__________________________________________________________________________SEQUENCE LISTING(1) GENERAL INFORMATION:(iii) NUMBER OF SEQUENCES: 15(2) INFORMATION FOR SEQ ID NO:1:(i) SEQUENCE CHARACTERISTICS:(A) LENGTH: 246 amino acids(B) TYPE: amino acid(C) STRANDEDNESS: single(D) TOPOLOGY: linear(ii) MOLECULE TYPE: DNA (genomic)(xi) SEQUENCE DESCRIPTION: SEQ ID NO:1:MetProValProAsnProThrMetProValLysGlyAlaGlyThrThr151015LeuTrpValTyrLysGlySerGlyAspProTyrAlaAsnProLeuSer202530AspValAspTrpSerArgLeuAlaLysValLysAspLeuThrProGly354045GluLeuThrAlaGluSerTyrAspAspSerTyrLeuAspAspGluAsp505560AlaAspTrpThrAlaThrGlyGlnGlyGlnLysSerAlaGlyAspThr65707580SerPheThrLeuAlaTrpMetProGlyGluGlnGlyGlnGlnAlaLeu859095LeuAlaTrpPheAsnGluGlyAspThrArgAlaTyrLysIleArgPhe100105110ProAsnGlyThrValAspValPheArgGlyTrpValSerSerIleGly115120125LysAlaValThrAlaLysGluValIleThrArgThrValLysValThr130135140AsnValGlyArgProSerMetAlaGluAspArgSerThrValThrAla145150155160AlaThrGlyMetThrValThrProAlaSerThrSerValValLysGly165170175GlnSerThrThrLeuThrValAlaPheGlnProGluGlyValThrAsp180185190LysSerPheArgAlaValSerAlaAspLysThrLysAlaThrValSer195200205ValSerGlyMetThrIleThrValAsnGlyValAlaAlaGlyLysVal210215220AsnIleProValValSerGlyAsnGlyGluPheAlaAlaValAlaGlu225230235240IleThrValThrAlaSer245(2) INFORMATION FOR SEQ ID NO:2:(i) SEQUENCE CHARACTERISTICS:(A) LENGTH: 21 base pairs(B) TYPE: nucleic acid(C) STRANDEDNESS: single(D) TOPOLOGY: linear(ii) MOLECULE TYPE: DNA (genomic)(xi) SEQUENCE DESCRIPTION: SEQ ID NO:2:AGTGTGGAGCTCTACCCTTTC21(2) INFORMATION FOR SEQ ID NO:3:(i) SEQUENCE CHARACTERISTICS:(A) LENGTH: 24 base pairs(B) TYPE: nucleic acid(C) STRANDEDNESS: single(D) TOPOLOGY: linear(ii) MOLECULE TYPE: DNA (genomic)(xi) SEQUENCE DESCRIPTION: SEQ ID NO:3:CGCCTGTAATAAGCGGCCGCAGCT24(2) INFORMATION FOR SEQ ID NO:4:(i) SEQUENCE CHARACTERISTICS:(A) LENGTH: 18 base pairs(B) TYPE: nucleic acid(C) STRANDEDNESS: single(D) TOPOLOGY: linear(ii) MOLECULE TYPE: DNA (genomic)(xi) SEQUENCE DESCRIPTION: SEQ ID NO:4:GCGGCCGCTTATTACAGG18(2) INFORMATION FOR SEQ ID NO:5:(i) SEQUENCE CHARACTERISTICS:(A) LENGTH: 910 base pairs(B) TYPE: nucleic acid(C) STRANDEDNESS: single(D) TOPOLOGY: linear(ii) MOLECULE TYPE: DNA (genomic)(xi) SEQUENCE DESCRIPTION: SEQ ID NO:5:AAATGTGAGGACGCTATGCCTGTACCAAATCCTACAATGCCGGTGAAAGG50TGCCGGGACCACCCTGTGGGTTTATAAGGGGAGCGGTGACCCTTACGCGA100ATCCGCTTTCAGACGTTGACTGGTCGCGTCTGGCAAAAGTTAAAGACCTG150ACGCCCGGCGAACTGACCGCTGAGTCCTATGACGACAGCTATCTCGATGA200TGAAGATGCAGACTGGACTGCGACCGGGCAGGGGCAGAAATCTGCCGGAG250ATACCAGCTTCACGCTGGCGTGGATGCCCGGAGAGCAGGGGCAGCAGGCG300CTGCTGGCGTGGTTTAATGAAGGCGATACCCGTGCCTATAAAATCCGCTT350CCCGAACGGCACGGTCGATGTGTTCCGTGGCTGGGTCAGCAGTATCGGTA400AGGCGGTGACGGCGAAGGAAGTGATCACCCGCACGGTGAAAGTCACCAAT450GTGGGACGTCCGTCGATGGCAGAAGATCGCAGCACGGTAACAGCGGCAAC500CGGCATGACCGTGACGCCTGCCAGCACCTCGGTGGTGAAAGGGTAGAGCT550GGCCTGTTAGGCCCACTCCGACCCCGACCACTCCCACCCCGACTCCCACC600CCGACCCCGACCCCGACTCCGACCGTTGGGCCAATTGTCACACAGGAAAC650AGCTATGACCATGATTACGCCAAGCTTGCATGCCTGCAGGTCGACTCTAG700AGGATCCCCGGGTACCGAGCTCGAATTCACTGGCCGTCGTTTTACAACGT750CGTGACTGGGAAAACCCTGGCGTTACCCAACTTAATCGCCTTGCAGCACA800TCCCCCTTTCGCCAGCTGGCGTAATAGCGAAGAGGCCCGCACCGATCGCC850CTTCCCAACAGTTGCGCAGCCTGAATGGCGAATGGCGCCTGTAATAAGCG900GCCGCAGCTC910(2) INFORMATION FOR SEQ ID NO:6:(i) SEQUENCE CHARACTERISTICS:(A) LENGTH: 292 amino acids(B) TYPE: amino acid(D) TOPOLOGY: linear(ii) MOLECULE TYPE: protein(ix) FEATURE:(A) NAME/KEY: peptide(B) LOCATION: 177(C) OTHER INFORMATION: /label= Xaa/note= "Wherein Xaa is a suppressor terminationcodon"(xi) SEQUENCE DESCRIPTION: SEQ ID NO:6:MetProValProAsnProThrMetProValLysGlyAlaGlyThrThr151015LeuTrpValTyrLysGlySerGlyAspProTyrAlaAsnProLeuSer202530AspValAspTrpSerArgLeuAlaLysValLysAspLeuThrProGly354045GluLeuThrAlaGluSerTyrAspAspSerTyrLeuAspAspGluAsp505560AlaAspTrpThrAlaThrGlyGlnGlyGlnLysSerAlaGlyAspThr65707580SerPheThrLeuAlaTrpMetProGlyGluGlnGlyGlnGlnAlaLeu859095LeuAlaTrpPheAsnGluGlyAspThrArgAlaTyrLysIleArgPhe100105110ProAsnGlyThrValAspValPheArgGlyTrpValSerSerIleGly115120125LysAlaValThrAlaLysGluValIleThrArgThrValLysValThr130135140AsnValGlyArgProSerMetAlaGluAspArgSerThrValThrAla145150155160AlaThrGlyMetThrValThrProAlaSerThrSerValValLysGly165170175XaaSerTrpProValArgProThrProThrProThrThrProThrPro180185190ThrProThrProThrProThrProThrProThrValGlyProIleVal195200205ThrGlnGluThrAlaMetThrMetIleThrProSerLeuHisAlaCys210215220ArgSerThrLeuGluAspProArgValProSerSerAsnSerLeuAla225230235240ValValLeuGlnArgArgAspTrpGluAsnProGlyValThrGlnLeu245250255AsnArgLeuAlaAlaHisProProPheAlaSerTrpArgAsnSerGlu260265270GluAlaArgThrAspArgProSerGlnGlnLeuArgSerLeuAsnGly275280285GluTrpArgLeu290(2) INFORMATION FOR SEQ ID NO:7:(i) SEQUENCE CHARACTERISTICS:(A) LENGTH: 24 base pairs(B) TYPE: nucleic acid(C) STRANDEDNESS: single(D) TOPOLOGY: linear(ii) MOLECULE TYPE: DNA (genomic)(xi) SEQUENCE DESCRIPTION: SEQ ID NO:7:GTCTGCAGCACAAGCTCAACCTTA24(2) INFORMATION FOR SEQ ID NO:8:(i) SEQUENCE CHARACTERISTICS:(A) LENGTH: 28 base pairs(B) TYPE: nucleic acid(C) STRANDEDNESS: single(D) TOPOLOGY: linear(ii) MOLECULE TYPE: DNA (genomic)(xi) SEQUENCE DESCRIPTION: SEQ ID NO:8:GAGAATTCTTTACATACTGGAATAAGAG28(2) INFORMATION FOR SEQ ID NO:9:(i) SEQUENCE CHARACTERISTICS:(A) LENGTH: 4 amino acids(B) TYPE: amino acid(D) TOPOLOGY: linear(ii) MOLECULE TYPE: protein(xi) SEQUENCE DESCRIPTION: SEQ ID NO:9:ValValLysGly(2) INFORMATION FOR SEQ ID NO:10:(i) SEQUENCE CHARACTERISTICS:(A) LENGTH: 27 base pairs(B) TYPE: nucleic acid(C) STRANDEDNESS: single(D) TOPOLOGY: linear(ii) MOLECULE TYPE: DNA (genomic)(xi) SEQUENCE DESCRIPTION: SEQ ID NO:10:GTGGTGAAAGGGTAGAGCTCCACACTG27(2) INFORMATION FOR SEQ ID NO:11:(i) SEQUENCE CHARACTERISTICS:(A) LENGTH: 27 base pairs(B) TYPE: nucleic acid(C) STRANDEDNESS: single(D) TOPOLOGY: linear(ii) MOLECULE TYPE: DNA (genomic)(xi) SEQUENCE DESCRIPTION: SEQ ID NO:11:CAGTGTGGAGCTCTACCCTTTCACCAC27(2) INFORMATION FOR SEQ ID NO:12:(i) SEQUENCE CHARACTERISTICS:(A) LENGTH: 12 amino acids(B) TYPE: amino acid(D) TOPOLOGY: linear(ii) MOLECULE TYPE: protein(xi) SEQUENCE DESCRIPTION: SEQ ID NO:12:SerSerSerLeuAspProGlyProSerThrAsnSer1510(2) INFORMATION FOR SEQ ID NO:13:(i) SEQUENCE CHARACTERISTICS:(A) LENGTH: 41 base pairs(B) TYPE: nucleic acid(C) STRANDEDNESS: single(D) TOPOLOGY: linear(ii) MOLECULE TYPE: DNA (genomic)(xi) SEQUENCE DESCRIPTION: SEQ ID NO:13:GGGTAGAGCTCAAGCTTGGATCCGGGCCCGTCGACGAATTC41(2) INFORMATION FOR SEQ ID NO:14:(i) SEQUENCE CHARACTERISTICS:(A) LENGTH: 38 amino acids(B) TYPE: amino acid(D) TOPOLOGY: linear(ii) MOLECULE TYPE: protein(xi) SEQUENCE DESCRIPTION: SEQ ID NO:14:SerTrpProValGlyProIleValThrGlnGluThrAlaMetThrMet151015IleThrProSerLeuHisAlaCysArgSerThrLeuGluAspProArg202530ValProSerSerAsnSer35(2) INFORMATION FOR SEQ ID NO:15:(i) SEQUENCE CHARACTERISTICS:(A) LENGTH: 119 base pairs(B) TYPE: nucleic acid(C) STRANDEDNESS: single(D) TOPOLOGY: linear(ii) MOLECULE TYPE: DNA (genomic)(xi) SEQUENCE DESCRIPTION: SEQ ID NO:15:GGGTAGAGCTGGCCTGTTGGGCCAATTGTCACACAGGAAACAGCTATGACCATGATTACG60CCAAGCTTGCATGCCTGCAGGTCGACTCTAGAGGATCCCCGGGTACCGAGCTCGAATTC119__________________________________________________________________________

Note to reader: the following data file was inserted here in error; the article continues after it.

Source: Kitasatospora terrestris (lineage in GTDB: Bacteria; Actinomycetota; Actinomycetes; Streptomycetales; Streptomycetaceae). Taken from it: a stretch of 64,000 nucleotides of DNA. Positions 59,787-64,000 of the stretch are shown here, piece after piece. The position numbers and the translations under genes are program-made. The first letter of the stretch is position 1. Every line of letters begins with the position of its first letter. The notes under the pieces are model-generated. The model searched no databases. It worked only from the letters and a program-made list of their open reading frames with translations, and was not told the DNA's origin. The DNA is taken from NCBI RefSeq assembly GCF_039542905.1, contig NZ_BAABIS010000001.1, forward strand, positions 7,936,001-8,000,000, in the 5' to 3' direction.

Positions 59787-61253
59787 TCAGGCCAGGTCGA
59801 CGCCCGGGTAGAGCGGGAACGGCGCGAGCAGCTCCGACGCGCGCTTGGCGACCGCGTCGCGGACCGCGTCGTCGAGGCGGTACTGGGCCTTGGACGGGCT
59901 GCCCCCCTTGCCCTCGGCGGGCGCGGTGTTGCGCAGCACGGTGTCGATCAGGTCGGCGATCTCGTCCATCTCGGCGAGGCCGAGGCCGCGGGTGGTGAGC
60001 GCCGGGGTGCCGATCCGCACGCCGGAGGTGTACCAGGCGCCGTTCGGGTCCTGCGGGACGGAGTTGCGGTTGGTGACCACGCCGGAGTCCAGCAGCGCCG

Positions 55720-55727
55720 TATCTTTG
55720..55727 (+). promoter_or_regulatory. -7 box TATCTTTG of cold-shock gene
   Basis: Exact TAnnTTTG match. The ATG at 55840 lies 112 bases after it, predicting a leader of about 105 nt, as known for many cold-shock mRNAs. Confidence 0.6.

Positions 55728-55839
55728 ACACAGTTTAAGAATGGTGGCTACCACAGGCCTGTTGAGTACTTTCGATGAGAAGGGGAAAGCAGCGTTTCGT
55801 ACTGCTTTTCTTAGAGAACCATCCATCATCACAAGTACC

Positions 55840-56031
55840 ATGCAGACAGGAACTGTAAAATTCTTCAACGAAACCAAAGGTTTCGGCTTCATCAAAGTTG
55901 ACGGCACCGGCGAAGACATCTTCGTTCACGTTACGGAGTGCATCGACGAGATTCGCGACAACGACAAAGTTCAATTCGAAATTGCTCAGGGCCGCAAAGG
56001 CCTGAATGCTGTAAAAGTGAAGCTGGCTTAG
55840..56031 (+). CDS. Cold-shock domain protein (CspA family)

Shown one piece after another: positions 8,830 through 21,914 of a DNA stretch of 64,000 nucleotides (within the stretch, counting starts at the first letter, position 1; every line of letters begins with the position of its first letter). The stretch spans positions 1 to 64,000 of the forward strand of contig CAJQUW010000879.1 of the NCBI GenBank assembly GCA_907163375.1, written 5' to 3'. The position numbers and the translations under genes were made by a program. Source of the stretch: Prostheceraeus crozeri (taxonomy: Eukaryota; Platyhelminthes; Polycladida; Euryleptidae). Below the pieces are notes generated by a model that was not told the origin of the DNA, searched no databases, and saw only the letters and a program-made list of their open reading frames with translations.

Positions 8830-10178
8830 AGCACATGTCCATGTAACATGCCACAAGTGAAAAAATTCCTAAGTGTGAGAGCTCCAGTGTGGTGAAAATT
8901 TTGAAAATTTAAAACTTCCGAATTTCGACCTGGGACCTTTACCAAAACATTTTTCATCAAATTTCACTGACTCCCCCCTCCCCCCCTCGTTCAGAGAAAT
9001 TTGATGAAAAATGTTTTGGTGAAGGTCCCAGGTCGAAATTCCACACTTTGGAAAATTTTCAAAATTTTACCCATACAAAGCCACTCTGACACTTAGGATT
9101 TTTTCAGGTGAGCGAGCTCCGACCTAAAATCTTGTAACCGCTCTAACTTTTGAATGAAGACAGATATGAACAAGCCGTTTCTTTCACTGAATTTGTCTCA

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Clasificación de EE.UU.435/5, 435/320.1, 435/475, 536/23.4, 435/6.18